Last Updated on October 24, 2023 by Electricalampere
When a magnetic core reaches its limit in carrying the magnetic flux, it is called the core saturation in a transformer. This occurs when the transformer core cannot carry the flux beyond its rated capacity. This article describes the causes of core saturation and its negative impacts on transformers.
What is Core Saturation?
As you may know, transformers rely on magnetic materials to function correctly. By using a magnetic core, these materials can carry more flux than the air core, allowing for the construction of smaller transformers. The primary winding in a transformer generates the flux when it receives an AC supply. This flux then flows through the magnetic core and links to the secondary winding, producing a voltage in the secondary.
The magnetic core plays a crucial role in the transformer by carrying the magnetic flux. This flux, which measures the strength of a magnetic field, is essential for the transformer functioning. The capacity of a magnetic core to carry magnetic flux is measured by its rated flux density.
The rated flux density indicates the maximum amount of magnetic flux a particular core can carry without becoming saturated. A higher-rated flux density means the magnetic core can carry a stronger magnetic flux. The core’s rated flux density is expressed in Tesla or Weber/m2.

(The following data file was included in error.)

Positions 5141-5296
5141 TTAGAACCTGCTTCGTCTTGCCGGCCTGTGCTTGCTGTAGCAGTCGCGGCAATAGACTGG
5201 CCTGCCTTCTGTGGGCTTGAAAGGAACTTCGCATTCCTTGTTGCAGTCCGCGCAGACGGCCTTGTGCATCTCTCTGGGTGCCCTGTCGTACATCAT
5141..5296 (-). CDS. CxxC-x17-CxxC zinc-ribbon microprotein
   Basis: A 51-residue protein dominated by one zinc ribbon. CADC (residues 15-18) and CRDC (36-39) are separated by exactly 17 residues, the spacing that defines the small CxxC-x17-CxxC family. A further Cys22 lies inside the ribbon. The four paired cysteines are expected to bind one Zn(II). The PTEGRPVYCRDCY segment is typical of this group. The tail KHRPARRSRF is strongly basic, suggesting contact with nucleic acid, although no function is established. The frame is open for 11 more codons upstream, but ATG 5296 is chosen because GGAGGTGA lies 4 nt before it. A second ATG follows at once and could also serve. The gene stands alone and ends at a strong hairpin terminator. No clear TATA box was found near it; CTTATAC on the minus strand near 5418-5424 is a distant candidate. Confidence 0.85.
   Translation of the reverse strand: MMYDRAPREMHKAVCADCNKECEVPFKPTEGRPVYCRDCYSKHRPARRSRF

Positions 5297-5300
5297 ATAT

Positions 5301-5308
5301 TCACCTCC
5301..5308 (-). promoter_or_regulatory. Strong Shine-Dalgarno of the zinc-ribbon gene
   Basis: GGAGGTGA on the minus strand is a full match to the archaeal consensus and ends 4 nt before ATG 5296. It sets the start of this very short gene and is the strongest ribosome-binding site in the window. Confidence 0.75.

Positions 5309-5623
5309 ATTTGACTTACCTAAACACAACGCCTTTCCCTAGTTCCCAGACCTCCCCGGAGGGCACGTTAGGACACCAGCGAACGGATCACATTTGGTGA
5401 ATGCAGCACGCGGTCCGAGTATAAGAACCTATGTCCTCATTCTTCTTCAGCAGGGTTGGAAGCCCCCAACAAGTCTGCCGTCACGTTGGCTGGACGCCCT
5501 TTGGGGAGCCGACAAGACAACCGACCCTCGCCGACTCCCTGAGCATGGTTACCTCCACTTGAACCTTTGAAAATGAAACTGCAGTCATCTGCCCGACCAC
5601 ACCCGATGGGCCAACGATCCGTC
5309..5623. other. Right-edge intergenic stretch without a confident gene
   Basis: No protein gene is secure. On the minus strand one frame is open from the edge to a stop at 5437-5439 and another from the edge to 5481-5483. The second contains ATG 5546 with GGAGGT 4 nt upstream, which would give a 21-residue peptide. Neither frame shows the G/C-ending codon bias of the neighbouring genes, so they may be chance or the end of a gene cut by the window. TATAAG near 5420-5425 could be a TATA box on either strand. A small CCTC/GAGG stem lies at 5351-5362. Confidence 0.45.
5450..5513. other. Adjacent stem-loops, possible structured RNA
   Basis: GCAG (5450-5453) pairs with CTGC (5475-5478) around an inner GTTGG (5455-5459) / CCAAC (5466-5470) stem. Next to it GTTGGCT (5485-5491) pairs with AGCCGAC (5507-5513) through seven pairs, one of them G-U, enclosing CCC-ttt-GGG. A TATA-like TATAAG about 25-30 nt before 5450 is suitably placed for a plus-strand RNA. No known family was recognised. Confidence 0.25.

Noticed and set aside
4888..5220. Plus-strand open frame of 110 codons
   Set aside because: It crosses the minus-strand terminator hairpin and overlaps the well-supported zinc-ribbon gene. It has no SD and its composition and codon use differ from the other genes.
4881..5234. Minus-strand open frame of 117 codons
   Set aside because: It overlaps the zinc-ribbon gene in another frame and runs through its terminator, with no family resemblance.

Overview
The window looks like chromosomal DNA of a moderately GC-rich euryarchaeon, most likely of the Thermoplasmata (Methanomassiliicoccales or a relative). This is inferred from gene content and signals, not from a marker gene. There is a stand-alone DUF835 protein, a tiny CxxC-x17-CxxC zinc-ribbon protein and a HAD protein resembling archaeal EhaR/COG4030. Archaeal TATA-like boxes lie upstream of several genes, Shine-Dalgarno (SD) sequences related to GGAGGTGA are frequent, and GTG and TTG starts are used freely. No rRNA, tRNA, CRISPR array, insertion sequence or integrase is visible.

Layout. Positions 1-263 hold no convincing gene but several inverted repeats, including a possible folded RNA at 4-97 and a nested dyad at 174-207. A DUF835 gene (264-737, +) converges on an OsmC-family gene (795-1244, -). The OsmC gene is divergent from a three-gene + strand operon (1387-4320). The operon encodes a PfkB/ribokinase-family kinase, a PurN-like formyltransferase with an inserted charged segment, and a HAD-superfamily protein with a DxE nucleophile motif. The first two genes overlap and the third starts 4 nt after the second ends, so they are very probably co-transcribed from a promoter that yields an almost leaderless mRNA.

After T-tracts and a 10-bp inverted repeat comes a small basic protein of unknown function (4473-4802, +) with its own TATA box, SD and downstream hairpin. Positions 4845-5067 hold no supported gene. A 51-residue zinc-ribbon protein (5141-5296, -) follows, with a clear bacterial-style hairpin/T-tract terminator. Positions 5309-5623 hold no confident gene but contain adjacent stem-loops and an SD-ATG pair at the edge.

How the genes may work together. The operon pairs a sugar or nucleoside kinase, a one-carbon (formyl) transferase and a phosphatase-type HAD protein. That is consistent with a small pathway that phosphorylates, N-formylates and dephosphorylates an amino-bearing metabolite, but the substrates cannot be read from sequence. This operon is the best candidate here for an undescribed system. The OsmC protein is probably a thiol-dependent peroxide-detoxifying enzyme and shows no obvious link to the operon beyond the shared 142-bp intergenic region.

The core of a transformer is made of materials that can carry magnetic flux up to a specific limit. These materials are called ferromagnetic materials. The materials fail to carry the excess flux if the magnetic flux exceeds this capacity. This is known as core saturation.
If we try to increase the magnetic flux in the core by increasing the ampere-turns in the primary winding, the core may not be able to carry the increased flux. It is important to note that ferromagnetic materials cannot carry magnetic flux beyond their rated capacity.
For instance, a transformer core is limited to carrying a magnetic field of 1.7 Tesla. If we generate a flux density of 1.9 Tesla in the transformer primary, the core cannot carry the increased flux, resulting in a saturated transformer.
Reasons for Core Saturation in Transformer?
The excessive voltage, lower frequency, and DC offset current are the reasons for core saturation. These factors will be discussed in more detail in subsequent sections.